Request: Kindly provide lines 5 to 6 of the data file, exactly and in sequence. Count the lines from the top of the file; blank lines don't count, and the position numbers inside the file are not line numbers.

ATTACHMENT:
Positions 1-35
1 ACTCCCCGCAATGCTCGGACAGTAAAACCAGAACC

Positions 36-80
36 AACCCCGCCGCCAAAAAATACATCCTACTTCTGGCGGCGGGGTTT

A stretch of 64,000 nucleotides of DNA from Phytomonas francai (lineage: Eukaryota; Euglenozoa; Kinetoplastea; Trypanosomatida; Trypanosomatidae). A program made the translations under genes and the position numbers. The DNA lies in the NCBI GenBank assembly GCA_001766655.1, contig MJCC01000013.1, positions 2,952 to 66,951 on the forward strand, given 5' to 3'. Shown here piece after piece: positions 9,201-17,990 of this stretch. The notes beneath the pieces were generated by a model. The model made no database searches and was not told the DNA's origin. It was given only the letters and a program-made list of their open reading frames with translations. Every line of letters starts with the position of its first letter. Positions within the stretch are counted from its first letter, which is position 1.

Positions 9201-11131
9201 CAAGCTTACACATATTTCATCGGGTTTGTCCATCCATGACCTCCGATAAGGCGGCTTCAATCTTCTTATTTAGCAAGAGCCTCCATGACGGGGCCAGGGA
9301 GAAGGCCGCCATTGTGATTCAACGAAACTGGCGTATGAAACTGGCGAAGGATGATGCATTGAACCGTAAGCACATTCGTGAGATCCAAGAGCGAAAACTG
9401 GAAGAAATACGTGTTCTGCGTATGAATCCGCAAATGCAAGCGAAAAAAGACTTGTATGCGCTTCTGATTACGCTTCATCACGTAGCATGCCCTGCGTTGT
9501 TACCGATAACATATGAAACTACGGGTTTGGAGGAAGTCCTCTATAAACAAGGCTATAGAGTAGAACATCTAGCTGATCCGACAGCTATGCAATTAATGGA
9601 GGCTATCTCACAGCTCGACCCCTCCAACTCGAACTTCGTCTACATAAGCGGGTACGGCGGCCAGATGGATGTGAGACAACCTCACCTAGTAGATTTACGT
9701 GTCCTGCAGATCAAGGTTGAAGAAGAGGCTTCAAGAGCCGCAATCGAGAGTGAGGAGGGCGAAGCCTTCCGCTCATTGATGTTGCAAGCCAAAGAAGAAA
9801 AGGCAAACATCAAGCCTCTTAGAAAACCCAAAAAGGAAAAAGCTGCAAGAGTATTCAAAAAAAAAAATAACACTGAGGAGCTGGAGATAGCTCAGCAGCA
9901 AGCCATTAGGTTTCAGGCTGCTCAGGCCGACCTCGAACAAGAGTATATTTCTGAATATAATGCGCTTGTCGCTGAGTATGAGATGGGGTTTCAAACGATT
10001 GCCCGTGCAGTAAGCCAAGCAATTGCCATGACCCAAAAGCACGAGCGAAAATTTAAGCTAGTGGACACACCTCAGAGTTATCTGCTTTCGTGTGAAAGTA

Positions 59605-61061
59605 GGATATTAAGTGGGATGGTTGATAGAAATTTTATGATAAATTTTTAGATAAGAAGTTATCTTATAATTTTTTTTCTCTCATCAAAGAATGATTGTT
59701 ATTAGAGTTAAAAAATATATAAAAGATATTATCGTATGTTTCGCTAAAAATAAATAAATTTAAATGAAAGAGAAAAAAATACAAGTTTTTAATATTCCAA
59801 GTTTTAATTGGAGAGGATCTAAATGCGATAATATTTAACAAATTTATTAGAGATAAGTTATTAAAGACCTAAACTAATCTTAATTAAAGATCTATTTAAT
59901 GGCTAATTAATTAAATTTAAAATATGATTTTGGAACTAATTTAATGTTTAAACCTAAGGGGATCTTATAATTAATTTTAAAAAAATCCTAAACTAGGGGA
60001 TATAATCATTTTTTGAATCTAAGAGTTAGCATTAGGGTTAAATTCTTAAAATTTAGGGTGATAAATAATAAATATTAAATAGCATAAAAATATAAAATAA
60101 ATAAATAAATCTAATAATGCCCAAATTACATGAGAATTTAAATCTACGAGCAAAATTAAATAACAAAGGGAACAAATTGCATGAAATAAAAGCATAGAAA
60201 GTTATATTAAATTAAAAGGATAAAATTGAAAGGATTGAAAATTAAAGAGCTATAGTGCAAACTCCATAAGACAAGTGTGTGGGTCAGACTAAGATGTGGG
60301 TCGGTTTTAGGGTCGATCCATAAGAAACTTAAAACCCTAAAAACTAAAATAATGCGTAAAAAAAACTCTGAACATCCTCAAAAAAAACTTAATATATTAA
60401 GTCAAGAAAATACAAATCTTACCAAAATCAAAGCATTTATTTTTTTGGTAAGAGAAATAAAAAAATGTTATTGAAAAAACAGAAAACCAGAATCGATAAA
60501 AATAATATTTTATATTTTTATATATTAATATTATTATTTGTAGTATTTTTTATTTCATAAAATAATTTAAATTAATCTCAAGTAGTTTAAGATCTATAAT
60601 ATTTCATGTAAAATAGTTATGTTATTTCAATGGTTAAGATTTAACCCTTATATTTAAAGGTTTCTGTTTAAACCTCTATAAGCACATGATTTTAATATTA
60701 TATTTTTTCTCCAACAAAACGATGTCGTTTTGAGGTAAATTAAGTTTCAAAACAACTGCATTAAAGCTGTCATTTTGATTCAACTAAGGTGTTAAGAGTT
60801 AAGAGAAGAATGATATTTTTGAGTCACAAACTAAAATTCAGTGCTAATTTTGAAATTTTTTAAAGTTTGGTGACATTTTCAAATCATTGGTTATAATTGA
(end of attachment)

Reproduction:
A stretch of 64,000 nucleotides of DNA from Phytomonas francai (lineage: Eukaryota; Euglenozoa; Kinetoplastea; Trypanosomatida; Trypanosomatidae). A program made the translations under genes and the position numbers. The DNA lies in the NCBI GenBank assembly GCA_001766655.1, contig MJCC01000013.1, positions 2,952 to 66,951 on the forward strand, given 5' to 3'. Shown here piece after piece: positions 9,201-17,990 of this stretch. The notes beneath the pieces were generated by a model. The model made no database searches and was not told the DNA's origin. It was given only the letters and a program-made list of their open reading frames with translations. Every line of letters starts with the position of its first letter. Positions within the stretch are counted from its first letter, which is position 1.

Positions 9201-11131